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SOS Rhino : In the News : Archived News : August 2000 : Government wants to keep rhino horns seized in investigation

Government wants to keep rhino horns seized in investigation

The Associated Press State & Local Wire
August 25, 2000

DENVER - Federal authorities are seeking legal possession of four black rhinoceros horns worth as much as $1 million after they were seized in a criminal investigation five years ago.

The horns, prized around the world for use in folk medicines and aphrodisiacs, were seized in La Junta in October 1995 after three men allegedly tried to sell them to an undercover agent posing as a wealthy New York businessman.

The black rhinoceros is endangered and possession and sale of its horns is illegal. The horns offered for sale in La Junta were from animals killed in the 1950s and were brought to Colorado legally, but selling them across state lines would have violated the Endangered Species Act, court documents said.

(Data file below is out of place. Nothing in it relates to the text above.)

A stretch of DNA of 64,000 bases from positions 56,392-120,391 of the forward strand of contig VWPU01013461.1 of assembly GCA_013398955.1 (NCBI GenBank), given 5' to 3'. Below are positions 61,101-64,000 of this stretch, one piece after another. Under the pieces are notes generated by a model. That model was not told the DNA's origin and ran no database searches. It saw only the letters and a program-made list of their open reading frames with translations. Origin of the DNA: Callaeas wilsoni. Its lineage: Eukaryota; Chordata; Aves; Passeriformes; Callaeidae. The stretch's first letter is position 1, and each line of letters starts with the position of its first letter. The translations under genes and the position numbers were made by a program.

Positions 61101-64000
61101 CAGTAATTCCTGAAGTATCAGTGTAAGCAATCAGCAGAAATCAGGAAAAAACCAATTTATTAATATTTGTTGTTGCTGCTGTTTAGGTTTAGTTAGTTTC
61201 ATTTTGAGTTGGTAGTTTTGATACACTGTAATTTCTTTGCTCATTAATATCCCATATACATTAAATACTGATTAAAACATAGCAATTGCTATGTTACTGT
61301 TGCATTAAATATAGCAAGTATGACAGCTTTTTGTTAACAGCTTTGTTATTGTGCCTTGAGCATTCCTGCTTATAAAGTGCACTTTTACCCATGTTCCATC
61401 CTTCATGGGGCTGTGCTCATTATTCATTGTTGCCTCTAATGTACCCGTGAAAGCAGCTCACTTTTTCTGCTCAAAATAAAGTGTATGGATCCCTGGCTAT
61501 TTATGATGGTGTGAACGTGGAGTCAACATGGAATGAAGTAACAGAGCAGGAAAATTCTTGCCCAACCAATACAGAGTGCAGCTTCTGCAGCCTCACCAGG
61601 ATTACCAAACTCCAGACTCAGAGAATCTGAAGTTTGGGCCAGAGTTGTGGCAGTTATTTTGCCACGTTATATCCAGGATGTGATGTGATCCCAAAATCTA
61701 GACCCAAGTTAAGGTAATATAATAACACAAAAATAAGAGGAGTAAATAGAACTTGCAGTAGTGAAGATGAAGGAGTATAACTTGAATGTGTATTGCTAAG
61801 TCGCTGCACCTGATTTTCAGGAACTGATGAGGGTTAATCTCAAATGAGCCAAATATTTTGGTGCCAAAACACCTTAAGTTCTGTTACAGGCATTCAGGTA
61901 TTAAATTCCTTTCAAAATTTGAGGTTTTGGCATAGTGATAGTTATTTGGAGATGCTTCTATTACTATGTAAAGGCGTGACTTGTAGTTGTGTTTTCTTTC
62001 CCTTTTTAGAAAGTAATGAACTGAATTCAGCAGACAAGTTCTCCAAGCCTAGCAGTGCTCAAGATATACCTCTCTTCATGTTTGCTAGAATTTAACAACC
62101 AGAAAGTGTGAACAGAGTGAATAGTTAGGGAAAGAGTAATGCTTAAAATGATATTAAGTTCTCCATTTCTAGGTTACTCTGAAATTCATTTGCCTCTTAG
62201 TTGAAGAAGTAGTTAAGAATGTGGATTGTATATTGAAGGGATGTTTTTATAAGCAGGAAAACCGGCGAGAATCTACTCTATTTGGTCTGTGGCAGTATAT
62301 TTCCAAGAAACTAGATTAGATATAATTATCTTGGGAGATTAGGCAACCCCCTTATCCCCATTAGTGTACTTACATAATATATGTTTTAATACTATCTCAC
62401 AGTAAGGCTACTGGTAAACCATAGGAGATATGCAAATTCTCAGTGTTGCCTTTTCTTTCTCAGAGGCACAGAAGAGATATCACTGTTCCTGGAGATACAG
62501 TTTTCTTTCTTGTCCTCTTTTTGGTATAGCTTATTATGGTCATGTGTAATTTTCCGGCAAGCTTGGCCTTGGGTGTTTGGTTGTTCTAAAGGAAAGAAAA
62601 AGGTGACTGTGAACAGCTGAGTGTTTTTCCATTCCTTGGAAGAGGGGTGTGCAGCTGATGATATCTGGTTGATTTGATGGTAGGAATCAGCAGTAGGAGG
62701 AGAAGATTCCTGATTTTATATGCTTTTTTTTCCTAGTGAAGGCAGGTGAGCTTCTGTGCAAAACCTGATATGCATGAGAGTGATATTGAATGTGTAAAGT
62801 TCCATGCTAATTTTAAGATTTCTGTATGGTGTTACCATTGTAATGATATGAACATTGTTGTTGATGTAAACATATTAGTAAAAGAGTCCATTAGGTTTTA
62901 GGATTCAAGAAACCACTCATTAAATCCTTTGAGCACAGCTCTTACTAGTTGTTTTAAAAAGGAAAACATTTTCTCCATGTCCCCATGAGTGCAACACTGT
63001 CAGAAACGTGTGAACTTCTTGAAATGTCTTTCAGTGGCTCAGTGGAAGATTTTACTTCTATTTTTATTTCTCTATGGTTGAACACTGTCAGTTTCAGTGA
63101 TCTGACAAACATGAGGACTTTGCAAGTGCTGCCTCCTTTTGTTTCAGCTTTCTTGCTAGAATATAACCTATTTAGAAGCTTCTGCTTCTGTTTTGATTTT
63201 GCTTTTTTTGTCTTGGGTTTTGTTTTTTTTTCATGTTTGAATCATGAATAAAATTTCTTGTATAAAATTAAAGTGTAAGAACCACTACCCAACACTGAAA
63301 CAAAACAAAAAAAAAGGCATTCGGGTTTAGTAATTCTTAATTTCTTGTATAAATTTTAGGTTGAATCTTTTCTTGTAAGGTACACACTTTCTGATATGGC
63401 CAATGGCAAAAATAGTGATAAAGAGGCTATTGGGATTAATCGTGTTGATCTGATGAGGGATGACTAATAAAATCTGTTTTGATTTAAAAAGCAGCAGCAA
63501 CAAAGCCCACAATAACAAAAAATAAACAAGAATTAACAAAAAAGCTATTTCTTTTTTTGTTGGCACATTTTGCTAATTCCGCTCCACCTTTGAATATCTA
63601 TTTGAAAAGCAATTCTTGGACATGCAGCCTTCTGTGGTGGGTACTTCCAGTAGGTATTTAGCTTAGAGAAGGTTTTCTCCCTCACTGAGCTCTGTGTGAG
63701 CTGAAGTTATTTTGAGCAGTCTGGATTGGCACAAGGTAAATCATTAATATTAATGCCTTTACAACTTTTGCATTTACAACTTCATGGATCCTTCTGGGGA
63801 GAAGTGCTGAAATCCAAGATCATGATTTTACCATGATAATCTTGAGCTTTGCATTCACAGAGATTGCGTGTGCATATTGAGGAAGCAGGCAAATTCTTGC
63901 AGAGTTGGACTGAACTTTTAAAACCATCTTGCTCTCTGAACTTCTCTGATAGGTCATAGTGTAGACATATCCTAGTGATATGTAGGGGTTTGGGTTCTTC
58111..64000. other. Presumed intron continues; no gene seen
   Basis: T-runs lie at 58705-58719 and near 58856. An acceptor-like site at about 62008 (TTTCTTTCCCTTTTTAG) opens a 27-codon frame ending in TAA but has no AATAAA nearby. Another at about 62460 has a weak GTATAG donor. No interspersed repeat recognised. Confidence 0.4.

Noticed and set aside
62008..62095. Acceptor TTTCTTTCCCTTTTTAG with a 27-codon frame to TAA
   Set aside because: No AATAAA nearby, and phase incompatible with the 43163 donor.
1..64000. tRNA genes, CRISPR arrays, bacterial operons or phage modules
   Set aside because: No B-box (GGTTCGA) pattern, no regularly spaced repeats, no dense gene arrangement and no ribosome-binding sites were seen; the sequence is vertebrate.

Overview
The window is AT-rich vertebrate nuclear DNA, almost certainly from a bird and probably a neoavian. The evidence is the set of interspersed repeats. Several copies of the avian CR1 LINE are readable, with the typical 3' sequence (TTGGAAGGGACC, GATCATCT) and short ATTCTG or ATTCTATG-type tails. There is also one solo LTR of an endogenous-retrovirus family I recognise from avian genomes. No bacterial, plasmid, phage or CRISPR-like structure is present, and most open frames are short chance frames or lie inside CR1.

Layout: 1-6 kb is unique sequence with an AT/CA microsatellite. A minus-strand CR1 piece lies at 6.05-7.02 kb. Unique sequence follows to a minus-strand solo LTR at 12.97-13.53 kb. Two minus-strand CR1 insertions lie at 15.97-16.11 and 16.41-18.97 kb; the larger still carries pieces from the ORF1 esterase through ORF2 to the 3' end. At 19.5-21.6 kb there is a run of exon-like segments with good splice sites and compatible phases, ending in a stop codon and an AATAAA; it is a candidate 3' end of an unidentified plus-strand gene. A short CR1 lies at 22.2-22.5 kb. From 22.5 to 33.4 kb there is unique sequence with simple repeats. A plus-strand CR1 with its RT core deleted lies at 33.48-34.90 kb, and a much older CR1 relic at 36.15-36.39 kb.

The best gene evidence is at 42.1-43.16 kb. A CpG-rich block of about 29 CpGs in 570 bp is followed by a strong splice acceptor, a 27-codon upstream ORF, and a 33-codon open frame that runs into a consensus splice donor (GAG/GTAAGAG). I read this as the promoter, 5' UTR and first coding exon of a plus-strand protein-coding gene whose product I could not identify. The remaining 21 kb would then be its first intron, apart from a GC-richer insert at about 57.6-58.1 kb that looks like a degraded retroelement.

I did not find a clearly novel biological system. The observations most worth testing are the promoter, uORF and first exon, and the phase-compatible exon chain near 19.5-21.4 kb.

The men who allegedly tried to sell the horns were not prosecuted. The government decided to seek possession of the horns through civil action, said Jeff Dorschner, spokesman for U.S. Attorney Thomas Strickland.

Negotiations with the owner were inconclusive and government officials filed a forfeiture action in court this week.

Dorschner said the government would keep the horns at the National Wildlife Property Repository in Denver and use them for education.

U.S. Fish and Wildlife Service agent Roger Gephart said John Beck of La Junta, who owned the horns, along with Richard A. Simpson of Las Animas and Simpson's son, Thom, of Goodwell, Okla., placed ads in New York newspapers in May 1995 offering nine kilograms of "rare black rhino horn" at $125 per gram. Neither the Simpsons nor Beck could be reached for comment.



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